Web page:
An introduction to poet Jane Hirshfield, author of the new collection Come, Thief (Alfred A Knopf). When asked whether the poems of Come, Thief reflect any particular concerns of hers, Hirshfield begins with, “One lifelong theme for me has been saying yes to what’s difficult.” Hirshfield is the author of six previous collections of poetry, a book of essays called Nine Gates: Entering the Mind of Poetry, and four books collecting the work of poets from the past. Her accolades include fellowships from the Guggenheim and Rockefeller foundations, the Academy of American Poets, and the National Endowment for the Arts, as well as three Pushcart Prizes, the California Book Award, The Poetry Center Book Award, and more. Her poems appear regularly in The New Yorker, The Atlantic, and Poetry, and have been included in six editions of The Best American Poetry.
Quick Facts on Jane Hirshfield
- Jane Hirshfield’s website
- Home: Mill Valley, California
- Comfort food: Pasta with garden tomatoes and basil in summer. Oven-roasted cauliflower in winter.
- Top 5 reads: I’m a bit allergic to ranking—I need different books and different writers at different times in my life. So I will answer this first with this moment’s answer, by saying that I am enormously looking forward to John Berger’s new book Bento’s Sketchbook, which I just saw advertised but have not yet read, and also to delving the new Last Poems by Czeslaw Milosz, also not yet read. On the opposite end of a this-moment answer, I’ll say that for me the two great American novels are Moby-Dick and Invisible Man. OK, I have room for one more here… but who? Emily Dickinson, Izumi Shikibu, Elizabeth Bishop, Wislawa Szymborska? How can you rank such ranges of genius?
- Current reads: A year’s worth of literary magazine back issues, having fallen behind on everything after travelling in 2011 to China, Japan, Poland, Canada, Lithuania, and all over the US from Florida to Vermont, Washington State to Virginia. (I do think it important that working writers and working readers support not only books, but also the many extraordinary journals in which so much literature appears first, from the major publications—The New Yorker, The Altantic, Harpers—to Orion, Threepenny Review, Poetry, The Georgia Review, and American Poetry Review, to the smaller, superb journals like Five Points, the New England Review, Agni, Alaska Quarterly Review, and a myriad others.)
What are you working on?
After a year of travelling for the new book and also for other events, which involved giving several keynote talks—which meant writing extended essays on such subjects as “What is American About Modern American Poetry” and “Writing and the Contemplative Mind”—I am at last returning to writing, very simply and with the shyness of a gone-wild creature coming back inside the fenceline, one new poem at a time. Eventually, I’ll need to look at assembling the accumulating essays into what will probably be a follow-up book to Nine Gates: Entering the Mind of Poetry. I have something like 10 of them now, and people keep asking when the next book of prose will come out. But for now, I want to be simply a poet again, writing poems.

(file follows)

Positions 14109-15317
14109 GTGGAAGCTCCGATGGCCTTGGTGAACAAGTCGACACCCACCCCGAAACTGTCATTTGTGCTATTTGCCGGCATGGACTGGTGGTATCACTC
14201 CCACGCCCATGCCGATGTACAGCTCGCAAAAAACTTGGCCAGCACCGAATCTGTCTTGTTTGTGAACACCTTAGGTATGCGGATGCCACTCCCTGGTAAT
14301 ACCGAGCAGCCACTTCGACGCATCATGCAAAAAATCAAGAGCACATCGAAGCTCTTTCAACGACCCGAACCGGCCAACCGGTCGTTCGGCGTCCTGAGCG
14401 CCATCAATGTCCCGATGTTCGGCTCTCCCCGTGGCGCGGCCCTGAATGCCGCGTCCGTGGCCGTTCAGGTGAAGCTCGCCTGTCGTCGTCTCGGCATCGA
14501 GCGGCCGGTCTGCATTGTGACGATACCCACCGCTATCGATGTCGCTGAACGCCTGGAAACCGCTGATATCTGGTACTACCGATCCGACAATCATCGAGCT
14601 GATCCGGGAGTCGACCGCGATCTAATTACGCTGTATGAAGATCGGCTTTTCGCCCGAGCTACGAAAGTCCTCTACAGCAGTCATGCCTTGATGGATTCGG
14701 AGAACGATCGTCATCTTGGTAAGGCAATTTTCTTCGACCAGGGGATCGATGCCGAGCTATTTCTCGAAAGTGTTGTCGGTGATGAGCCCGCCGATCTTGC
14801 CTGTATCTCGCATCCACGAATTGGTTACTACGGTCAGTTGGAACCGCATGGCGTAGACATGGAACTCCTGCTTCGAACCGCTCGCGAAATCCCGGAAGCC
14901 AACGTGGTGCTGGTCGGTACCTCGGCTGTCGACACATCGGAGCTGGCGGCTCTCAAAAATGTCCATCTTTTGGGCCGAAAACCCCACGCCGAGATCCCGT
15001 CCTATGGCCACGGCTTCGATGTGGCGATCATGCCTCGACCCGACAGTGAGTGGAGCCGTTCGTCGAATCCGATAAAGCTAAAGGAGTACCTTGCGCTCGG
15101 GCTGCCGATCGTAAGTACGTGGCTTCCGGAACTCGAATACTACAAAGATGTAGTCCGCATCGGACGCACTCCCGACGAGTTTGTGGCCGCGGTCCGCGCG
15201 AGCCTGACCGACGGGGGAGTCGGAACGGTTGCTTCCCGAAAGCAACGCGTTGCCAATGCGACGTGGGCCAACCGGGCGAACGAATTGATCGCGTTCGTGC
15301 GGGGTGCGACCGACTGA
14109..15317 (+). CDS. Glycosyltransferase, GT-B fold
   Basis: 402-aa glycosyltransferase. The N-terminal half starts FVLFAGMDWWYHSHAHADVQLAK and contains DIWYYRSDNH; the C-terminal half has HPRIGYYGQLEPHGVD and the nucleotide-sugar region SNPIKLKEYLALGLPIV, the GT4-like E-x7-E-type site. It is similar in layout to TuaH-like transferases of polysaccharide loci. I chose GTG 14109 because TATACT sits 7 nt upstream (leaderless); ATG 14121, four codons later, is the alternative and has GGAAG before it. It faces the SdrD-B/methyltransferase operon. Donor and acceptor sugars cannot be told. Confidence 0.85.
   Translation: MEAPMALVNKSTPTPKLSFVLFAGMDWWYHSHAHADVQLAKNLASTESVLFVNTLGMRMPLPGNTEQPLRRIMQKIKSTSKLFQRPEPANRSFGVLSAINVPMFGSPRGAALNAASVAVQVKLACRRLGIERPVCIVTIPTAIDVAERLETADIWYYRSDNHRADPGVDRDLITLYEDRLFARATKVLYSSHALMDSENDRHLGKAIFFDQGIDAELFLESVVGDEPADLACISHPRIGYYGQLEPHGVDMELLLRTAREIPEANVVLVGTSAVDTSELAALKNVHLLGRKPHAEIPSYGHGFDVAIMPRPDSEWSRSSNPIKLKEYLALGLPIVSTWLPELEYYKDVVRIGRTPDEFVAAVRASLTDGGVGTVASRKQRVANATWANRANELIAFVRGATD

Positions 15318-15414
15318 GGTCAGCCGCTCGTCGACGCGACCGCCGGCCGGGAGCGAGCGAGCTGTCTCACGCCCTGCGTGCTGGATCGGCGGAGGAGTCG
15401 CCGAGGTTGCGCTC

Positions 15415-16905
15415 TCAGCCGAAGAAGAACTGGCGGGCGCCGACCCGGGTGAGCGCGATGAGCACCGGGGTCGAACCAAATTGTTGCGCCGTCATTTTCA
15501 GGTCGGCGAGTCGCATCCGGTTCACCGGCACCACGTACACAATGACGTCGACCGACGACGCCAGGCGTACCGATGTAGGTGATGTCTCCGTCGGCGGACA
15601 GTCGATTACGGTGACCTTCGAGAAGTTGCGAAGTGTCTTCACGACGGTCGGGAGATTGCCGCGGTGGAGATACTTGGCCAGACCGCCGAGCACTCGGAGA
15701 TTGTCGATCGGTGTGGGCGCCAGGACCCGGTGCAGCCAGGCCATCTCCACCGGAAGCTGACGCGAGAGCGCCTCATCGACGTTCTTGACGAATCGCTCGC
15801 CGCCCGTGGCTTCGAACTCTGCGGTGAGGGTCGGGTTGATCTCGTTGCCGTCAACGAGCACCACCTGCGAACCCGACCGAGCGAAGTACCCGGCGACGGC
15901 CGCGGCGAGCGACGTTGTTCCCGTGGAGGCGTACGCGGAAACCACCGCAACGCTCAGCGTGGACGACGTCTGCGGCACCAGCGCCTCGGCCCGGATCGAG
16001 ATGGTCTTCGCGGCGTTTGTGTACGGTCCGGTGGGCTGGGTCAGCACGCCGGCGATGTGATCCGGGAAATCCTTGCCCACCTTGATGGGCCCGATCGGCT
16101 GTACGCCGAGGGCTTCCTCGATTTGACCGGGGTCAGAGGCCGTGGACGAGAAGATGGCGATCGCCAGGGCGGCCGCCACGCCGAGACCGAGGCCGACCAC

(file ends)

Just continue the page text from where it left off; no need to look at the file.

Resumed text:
What do you hope readers will take away from your work?
Mostly, I work without any kind of hope—my intentions in writing a new poem have nothing to do with thoughts of its effects upon others. But afterward, if my work is going to be read by others at all, I might wish my poems to bring some sense of enlargement to their readers, of feeling and thinking, and also some sense of a deepened saturation in their own lives and the lives of others: people, creatures, plants, rocks, mitochondria, images, ideas, owl calls, the sound fish make when they swim, the muscularity of a flea or of a planet in its orbit. Poems want to awaken intimacy, connection, expansion, and wildness. Other poets’ poems bring this to me, so it is what I’d like my poems to bring others.
“Poems want to awaken intimacy,
connection, expansion, and wildness.”
Who would you picture as the ideal reader of your work?
Again, running already true to form here, I wouldn’t want to limit even my imagination of my readers by holding any conception of who they might be. I myself read the work of people so very unlike me—people who lived with charcoal braziers for heat and blackened their teeth for beauty; people who have found themselves imprisoned; people who speak languages I cannot begin to pronounce; people who have participated in or borne the brunt of violence; people who—it can be this simple and vast—have borne a child.